7. Having lived in Europe for a total of seven years, cathedrals and churches have all started to look the same, so when my husband said he wanted to see Notre Dame I was a bit hesitant. I thought if you’ve seen one, you’ve seen them all. I could not have been more wrong. Notre Dame is mind-blowing. It is the most awe-inspiring, dignified and glorious cathedral I have ever seen. Don’t let the line scare you. It moves fast and worth every minute of the wait.
  8. The Sacré-Cœur Basilica is a relatively new (1914), yet popular, landmark in Paris and located at the top of Montmartre, the highest point in the city. This stately church was designed by Paul Abadie and built between 1875 and 1914. What I find more interesting than the church itself is the neighborhood it rests in. Montmartre nurtured the great Parisian artists and writers of the 20th century, such as Picasso, Renoir, Van Gogh, and Matisse to name a few and today it still gives way to an incredible Bohemian lifestyle. This is also where my favorite street (Rue des Abbesses) is.
  9. After breaking one of my heels between two disagreeable cobblestones in Germany a few years back, I quickly realized why no one there wears them. Then I went to Paris, where I walked blindly into the birthplace of Louis Vuitton, Dior, Chanel, Hermes and Versace wearing my practical German walking boots only to be passed by women in stilettos. This is a city of fashion, so if you are in to discovering the newest wrinkle, you’ve landed in the perfect place. Cutting edge trends and chic Parisian boutiques surround you no matter where in the city you go. With that said, the Louis Vuitton ‘mothership’, called ‘Louis Vuitton Maison Vendôme’, recently redesigned by master architectural auteur Peter Marino, is located in the first arrondissement and whether you have money to spend there or not, you should at least go see this incredible space.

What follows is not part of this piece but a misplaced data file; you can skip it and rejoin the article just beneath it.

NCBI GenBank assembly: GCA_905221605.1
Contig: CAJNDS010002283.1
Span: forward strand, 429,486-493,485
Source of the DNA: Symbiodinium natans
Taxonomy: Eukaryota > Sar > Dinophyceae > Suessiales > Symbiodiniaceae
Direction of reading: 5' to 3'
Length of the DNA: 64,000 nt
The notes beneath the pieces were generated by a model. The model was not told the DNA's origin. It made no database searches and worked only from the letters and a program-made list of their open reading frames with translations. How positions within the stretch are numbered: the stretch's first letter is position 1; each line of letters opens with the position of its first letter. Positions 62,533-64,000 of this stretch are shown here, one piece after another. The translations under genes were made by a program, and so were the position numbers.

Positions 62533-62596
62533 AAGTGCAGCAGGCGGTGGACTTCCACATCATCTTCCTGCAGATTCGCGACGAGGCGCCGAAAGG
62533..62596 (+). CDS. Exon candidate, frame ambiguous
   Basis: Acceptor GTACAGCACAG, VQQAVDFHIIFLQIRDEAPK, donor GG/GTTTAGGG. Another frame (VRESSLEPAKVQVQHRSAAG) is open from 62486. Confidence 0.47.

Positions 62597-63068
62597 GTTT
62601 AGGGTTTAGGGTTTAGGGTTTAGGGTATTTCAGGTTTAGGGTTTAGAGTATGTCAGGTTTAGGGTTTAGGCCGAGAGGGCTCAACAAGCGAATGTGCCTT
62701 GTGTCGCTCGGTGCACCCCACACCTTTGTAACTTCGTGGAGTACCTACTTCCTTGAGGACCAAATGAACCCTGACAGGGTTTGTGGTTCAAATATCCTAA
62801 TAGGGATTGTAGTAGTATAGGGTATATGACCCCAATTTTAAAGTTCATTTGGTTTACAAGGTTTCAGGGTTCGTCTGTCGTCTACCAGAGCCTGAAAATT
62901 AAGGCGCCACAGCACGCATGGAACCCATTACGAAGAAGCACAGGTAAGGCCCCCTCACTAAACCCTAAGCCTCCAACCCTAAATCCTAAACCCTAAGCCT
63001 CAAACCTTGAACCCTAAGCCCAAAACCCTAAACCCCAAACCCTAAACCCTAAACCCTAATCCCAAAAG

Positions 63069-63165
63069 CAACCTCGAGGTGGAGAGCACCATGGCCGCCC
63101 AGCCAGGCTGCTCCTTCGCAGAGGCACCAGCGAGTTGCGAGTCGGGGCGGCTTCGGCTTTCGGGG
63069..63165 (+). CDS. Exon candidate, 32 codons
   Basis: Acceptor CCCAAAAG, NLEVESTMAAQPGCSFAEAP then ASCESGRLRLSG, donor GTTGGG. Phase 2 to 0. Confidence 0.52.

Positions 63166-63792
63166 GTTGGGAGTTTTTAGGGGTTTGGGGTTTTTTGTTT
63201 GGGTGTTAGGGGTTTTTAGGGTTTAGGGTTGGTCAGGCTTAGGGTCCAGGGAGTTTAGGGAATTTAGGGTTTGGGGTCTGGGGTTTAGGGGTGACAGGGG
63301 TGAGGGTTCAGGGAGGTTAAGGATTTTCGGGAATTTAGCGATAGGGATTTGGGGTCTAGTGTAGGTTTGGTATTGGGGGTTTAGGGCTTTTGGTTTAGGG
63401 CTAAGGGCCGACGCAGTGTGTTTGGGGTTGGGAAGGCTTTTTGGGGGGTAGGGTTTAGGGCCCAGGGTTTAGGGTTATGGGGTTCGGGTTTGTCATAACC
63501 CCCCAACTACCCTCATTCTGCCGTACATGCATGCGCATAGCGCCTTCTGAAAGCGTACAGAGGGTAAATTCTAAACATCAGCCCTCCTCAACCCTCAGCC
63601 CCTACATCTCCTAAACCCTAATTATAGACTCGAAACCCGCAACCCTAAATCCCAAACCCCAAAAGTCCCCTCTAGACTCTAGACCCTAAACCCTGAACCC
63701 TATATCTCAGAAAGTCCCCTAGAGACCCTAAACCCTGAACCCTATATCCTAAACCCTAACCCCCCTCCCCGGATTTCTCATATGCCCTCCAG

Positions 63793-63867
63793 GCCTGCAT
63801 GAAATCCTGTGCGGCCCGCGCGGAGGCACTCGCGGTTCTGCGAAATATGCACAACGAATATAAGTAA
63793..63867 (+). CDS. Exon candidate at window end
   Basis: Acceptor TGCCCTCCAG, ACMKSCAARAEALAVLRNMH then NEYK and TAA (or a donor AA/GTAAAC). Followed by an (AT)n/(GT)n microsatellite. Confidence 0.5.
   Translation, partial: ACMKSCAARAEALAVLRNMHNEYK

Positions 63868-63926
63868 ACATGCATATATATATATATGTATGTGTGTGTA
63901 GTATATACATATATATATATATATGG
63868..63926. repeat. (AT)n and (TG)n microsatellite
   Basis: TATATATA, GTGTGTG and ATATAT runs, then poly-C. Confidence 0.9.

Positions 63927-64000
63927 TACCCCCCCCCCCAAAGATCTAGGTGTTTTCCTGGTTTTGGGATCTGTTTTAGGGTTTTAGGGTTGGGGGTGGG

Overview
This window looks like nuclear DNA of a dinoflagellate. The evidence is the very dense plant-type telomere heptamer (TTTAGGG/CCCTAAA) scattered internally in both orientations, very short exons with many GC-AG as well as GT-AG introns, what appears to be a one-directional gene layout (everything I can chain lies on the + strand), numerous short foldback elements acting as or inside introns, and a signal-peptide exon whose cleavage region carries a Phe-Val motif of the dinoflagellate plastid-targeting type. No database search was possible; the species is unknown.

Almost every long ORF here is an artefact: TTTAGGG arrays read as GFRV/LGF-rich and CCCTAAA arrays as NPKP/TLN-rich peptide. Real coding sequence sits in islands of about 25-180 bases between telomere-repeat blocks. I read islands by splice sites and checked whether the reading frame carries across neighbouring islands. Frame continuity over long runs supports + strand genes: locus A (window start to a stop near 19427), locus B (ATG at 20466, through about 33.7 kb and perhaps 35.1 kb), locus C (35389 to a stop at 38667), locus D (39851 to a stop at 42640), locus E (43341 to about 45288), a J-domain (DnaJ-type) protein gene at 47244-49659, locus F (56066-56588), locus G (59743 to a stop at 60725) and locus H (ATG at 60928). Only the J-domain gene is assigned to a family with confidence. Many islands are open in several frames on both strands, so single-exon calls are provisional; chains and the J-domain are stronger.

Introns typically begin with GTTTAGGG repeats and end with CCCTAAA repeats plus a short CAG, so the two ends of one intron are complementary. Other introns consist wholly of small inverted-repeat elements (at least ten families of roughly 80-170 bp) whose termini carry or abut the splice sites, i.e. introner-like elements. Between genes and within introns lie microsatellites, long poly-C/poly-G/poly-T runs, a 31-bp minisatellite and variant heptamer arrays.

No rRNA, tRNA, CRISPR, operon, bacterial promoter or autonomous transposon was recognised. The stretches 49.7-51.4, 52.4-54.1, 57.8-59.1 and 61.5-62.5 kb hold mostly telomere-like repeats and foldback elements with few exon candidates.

10. After all of this walking around your feet probably need a rest, so it is finally time to nestle into the café culture of Paris. And I do mean ‘nestle’. As it is in Vienna, the Parisian café is a place to sit and stay awhile. You may at first think that Parisian waiters are rude, but unlike the Viennese waiters, they actually aren’t. They are simply professional men (most often men) in a hurry, waiting on tourists that are speaking a cocktail of languages. Unlike many of the waiters in English speaking countries who are waiting tables until they get a ‘real job’, for most French waiters this is their career. So go easy on them. They will be around to help you shortly. My favorite Parisian cafés are on the Rue des Abbesses in Montmartre but you can honestly go anywhere in Paris and find the ‘perfect spot’.